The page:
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Table 3 Policy and Practice Implications

From: How institutional forces, ideas and actors shaped population health planning in Australian regional primary health care organisations

Practice implications for PHNs’ staff and board
 • Strong governance and leadership in PHC require a commitment to comprehensive PHC beyond biomedical model of care and an emphasis on health equity at population health. PHNs need to ensure the structure, composition and visions of their leadership teams support such a comprehensive vision of PHC. PHNs need to recruit staff with expertise in public and population health who understand the dynamics of population health planning – training also required for clinical staff so they gain understanding of population health approaches
 • PHNs should consider the employment of strategies to maximise community participation in planning and decision making. Representation of community members on board and balancing clinical and community governance would enhance the effectiveness of population health planning in addressing health needs.
 • PHNs require to formulate or built on the positive relationships with PHC stakeholders including local governments, community organisations and community-controlled health services to ensure shared goals, joint planning and resource sharing in population health. These partnerships are vitally important to improve PHNs’ chance of success in addressing population health needs and social determinants of health.
Policy implications for State government
 • States require a strong comprehensive PHC policy committed to disease prevention, health promotion including action on social determinants of health and, curative and rehabilitative services in order to provide a mandate for and to foster effective partnerships and joint population health planning.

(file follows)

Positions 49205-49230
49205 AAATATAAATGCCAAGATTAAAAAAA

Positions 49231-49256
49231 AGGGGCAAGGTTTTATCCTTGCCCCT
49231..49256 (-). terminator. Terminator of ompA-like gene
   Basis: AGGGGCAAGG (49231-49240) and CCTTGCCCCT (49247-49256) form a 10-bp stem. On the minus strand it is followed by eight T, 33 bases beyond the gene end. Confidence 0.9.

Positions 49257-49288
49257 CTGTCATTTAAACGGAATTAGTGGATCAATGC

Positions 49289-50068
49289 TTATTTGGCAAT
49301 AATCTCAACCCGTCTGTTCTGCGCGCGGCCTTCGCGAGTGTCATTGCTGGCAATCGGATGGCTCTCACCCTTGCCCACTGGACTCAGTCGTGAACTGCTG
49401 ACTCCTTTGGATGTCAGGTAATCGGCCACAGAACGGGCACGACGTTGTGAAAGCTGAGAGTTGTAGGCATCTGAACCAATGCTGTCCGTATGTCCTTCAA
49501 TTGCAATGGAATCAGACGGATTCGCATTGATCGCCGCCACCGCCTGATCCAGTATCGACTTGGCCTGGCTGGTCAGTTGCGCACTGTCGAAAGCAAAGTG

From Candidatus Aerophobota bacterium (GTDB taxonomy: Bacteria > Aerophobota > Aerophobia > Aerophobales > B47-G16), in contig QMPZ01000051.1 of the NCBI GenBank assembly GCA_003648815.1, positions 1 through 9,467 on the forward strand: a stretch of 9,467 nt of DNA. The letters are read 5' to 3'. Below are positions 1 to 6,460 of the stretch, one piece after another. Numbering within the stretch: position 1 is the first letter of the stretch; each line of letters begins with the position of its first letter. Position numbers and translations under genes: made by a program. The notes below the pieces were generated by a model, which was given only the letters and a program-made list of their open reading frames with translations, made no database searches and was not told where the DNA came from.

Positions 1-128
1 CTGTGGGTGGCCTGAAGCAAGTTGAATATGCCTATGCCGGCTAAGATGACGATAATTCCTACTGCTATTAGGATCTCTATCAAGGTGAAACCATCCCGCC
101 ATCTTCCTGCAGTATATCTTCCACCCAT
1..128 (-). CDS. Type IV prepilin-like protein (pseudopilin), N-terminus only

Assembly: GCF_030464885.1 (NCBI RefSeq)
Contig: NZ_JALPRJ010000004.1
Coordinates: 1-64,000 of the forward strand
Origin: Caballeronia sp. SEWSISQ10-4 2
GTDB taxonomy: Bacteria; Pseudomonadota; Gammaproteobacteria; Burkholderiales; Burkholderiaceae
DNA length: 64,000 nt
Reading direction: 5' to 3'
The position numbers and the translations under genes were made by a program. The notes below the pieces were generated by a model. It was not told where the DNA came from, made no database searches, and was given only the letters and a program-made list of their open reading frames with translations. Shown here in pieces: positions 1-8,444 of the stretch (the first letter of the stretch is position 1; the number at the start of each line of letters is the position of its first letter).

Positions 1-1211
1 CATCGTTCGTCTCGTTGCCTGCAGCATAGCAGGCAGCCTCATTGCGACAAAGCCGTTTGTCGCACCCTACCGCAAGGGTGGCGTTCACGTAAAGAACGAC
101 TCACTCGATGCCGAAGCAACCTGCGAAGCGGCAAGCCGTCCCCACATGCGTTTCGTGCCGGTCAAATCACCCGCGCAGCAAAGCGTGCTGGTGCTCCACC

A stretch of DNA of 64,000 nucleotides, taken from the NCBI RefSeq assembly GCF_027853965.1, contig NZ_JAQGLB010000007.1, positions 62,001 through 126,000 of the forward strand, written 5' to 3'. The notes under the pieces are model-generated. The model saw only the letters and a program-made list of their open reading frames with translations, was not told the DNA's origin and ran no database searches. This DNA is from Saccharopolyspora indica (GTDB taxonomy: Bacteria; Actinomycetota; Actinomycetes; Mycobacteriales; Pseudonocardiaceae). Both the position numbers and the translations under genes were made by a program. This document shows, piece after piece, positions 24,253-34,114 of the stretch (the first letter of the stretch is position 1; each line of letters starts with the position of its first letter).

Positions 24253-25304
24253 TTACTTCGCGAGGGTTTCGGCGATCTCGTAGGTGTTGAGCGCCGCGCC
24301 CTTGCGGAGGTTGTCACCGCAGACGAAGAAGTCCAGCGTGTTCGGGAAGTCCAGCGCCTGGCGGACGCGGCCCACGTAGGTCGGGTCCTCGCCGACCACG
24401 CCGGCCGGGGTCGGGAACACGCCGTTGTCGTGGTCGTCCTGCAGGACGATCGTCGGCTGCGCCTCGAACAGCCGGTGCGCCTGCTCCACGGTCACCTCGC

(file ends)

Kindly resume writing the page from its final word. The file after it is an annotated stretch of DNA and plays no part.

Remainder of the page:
• State government staff require a sophisticated understanding of comprehensive PHC principles and the mandate and resources to work effectively with PHN staff
 • State governments need to draw on existing effective collaborative partnerships to create stronger link with PHNs in planning processes.
Policy implications for Federal government
 • The Federal government’s political and policy vision to PHC need to be comprehensive rather than medically-oriented. This requires a strong recognition and promotion of principles of comprehensive PHC including actions on health promotion, social determinants of health, and health equity. The commitment to PHC needs to be explicitly reflected in planning frameworks and guidelines developed for PHNs to address comprehensive PHC.
 • Sufficient and flexible funding is needed to provide PHNs financial capacity and
 • authority to identify and respond to local health needs.
 • More investment in training of PHNs’ staff including clinical staff on population health and PHC is required to enhance the capacity and capabilities of PHNs in population planning, implementation and evaluation.
 • A Federal program of response to social determinants of health is required and should be guided by the recommendations of Senate select committee [47]. PHNs could then spearhead the national health sector response to social determinants of health.